• The colors of red and green, associated with Christmas, were once symbols of male and female and representative of the sacred holly (read the word ‘Holy’ in this) plant.  In fact, it is thought that the word Holy comes from the High German word, hullis, which means Holly.
Similar symbols

The guy on the left is Thor. You know the guy on the right. They both ride in something pulled by flying creatures that don’t normally fly. Sound familiar?




The other day I heard someone from a “Fair and Balanced” news channel make the statement that the Pilgrims landed on Plymouth Rock so that we could have religious freedoms like Christmas.  That’s a paraphrase, but the gist of the conversation was that the Pilgrims supported Christmas.  No.  They didn’t.  In fact, it was outlawed in Puritan America.  If you got caught celebrating Christmas (which not that many people did), then you could be fined.  Christmas wasn’t really a big thing through much of American history, in fact.  It came back into popularity in the early 1700s, but then was quickly scorned again during the revolution.  Why? Because our Founding Fathers weren’t too keen on English holidays – especially when we were fighting them.  It would be viewed the same way as celebrating the holiday of Tet (Vietnamese holiday) in 1968.  The people wouldn’t have liked it.  So, Christmas was unpopular in the United States until…President Ullyses S. Grant made it official in 1870…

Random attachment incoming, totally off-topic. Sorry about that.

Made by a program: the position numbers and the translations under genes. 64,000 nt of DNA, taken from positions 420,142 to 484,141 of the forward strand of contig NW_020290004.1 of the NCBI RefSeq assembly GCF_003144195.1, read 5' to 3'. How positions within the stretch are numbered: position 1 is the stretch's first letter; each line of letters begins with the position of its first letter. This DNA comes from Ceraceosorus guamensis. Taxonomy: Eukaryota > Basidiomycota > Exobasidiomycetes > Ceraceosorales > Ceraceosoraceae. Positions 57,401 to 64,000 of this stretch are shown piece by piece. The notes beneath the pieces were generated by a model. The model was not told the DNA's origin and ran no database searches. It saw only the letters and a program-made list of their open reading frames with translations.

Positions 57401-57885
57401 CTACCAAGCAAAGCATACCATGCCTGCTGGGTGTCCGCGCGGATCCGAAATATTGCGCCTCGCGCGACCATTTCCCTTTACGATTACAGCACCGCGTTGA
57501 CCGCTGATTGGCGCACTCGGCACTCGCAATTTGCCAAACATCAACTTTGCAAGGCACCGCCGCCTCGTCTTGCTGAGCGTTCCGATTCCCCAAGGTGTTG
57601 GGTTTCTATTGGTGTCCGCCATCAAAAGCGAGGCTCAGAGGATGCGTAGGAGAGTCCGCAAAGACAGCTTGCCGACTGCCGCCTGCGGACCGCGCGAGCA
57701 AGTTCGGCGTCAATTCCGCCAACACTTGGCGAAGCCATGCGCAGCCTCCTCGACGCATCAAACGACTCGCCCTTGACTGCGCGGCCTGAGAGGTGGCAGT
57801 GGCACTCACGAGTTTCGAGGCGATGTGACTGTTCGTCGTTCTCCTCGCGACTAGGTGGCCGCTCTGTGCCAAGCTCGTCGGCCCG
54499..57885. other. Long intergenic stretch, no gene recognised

This is an old story from 2009, but it has popped up again this year.  According to the emails going out, President Obama has eliminated “Christmas Trees” from the White House in lieu of calling the “Holiday Trees”.   Supposedly, a letter was sent out stating that President Obama doesn’t want America to be known as a Christian nation (obviously from the story we hear about his devout Muslim faith), so we celebrate all holidays.  Don’t get me wrong, I think we should recognize the thirteen or so other holidays going on during the Christmas season, but this is a lie.  Here’s a video from this year of the “Holiday Tree” arriving at the White House.  Take a special note to the giant sign on the side.

One more thing.  If you are interested in knowing who did call the White House Christmas trees a “Holiday Tree”, look at the last president: George W. Bush.

myfivebest - 5THE MEANING OF WORDS

One of the biggest controversies each year is over the use of “Xmas” or “Holidays” vs. “Christmas”.  All are correct.  While Christmas means “the mass of the Christ“, so does the word Xmas.  The “X” comes from the Greek letter Chi, which is the word for Christos, which means – Christ.  The word Christ means literally, The Anointed One or Anointed with Oil.  If you really want to have your mind blown, this word is not Greek in origin – it’s Indian (as in Hindis, not American Indians) and means The Beautiful One.  It is the name given to the Hindu god, Krishna, which you can see within the spelling.  The same holds true for the word “holiday”.  It is the Anglicized word for Holy Day.  How wrong can that be?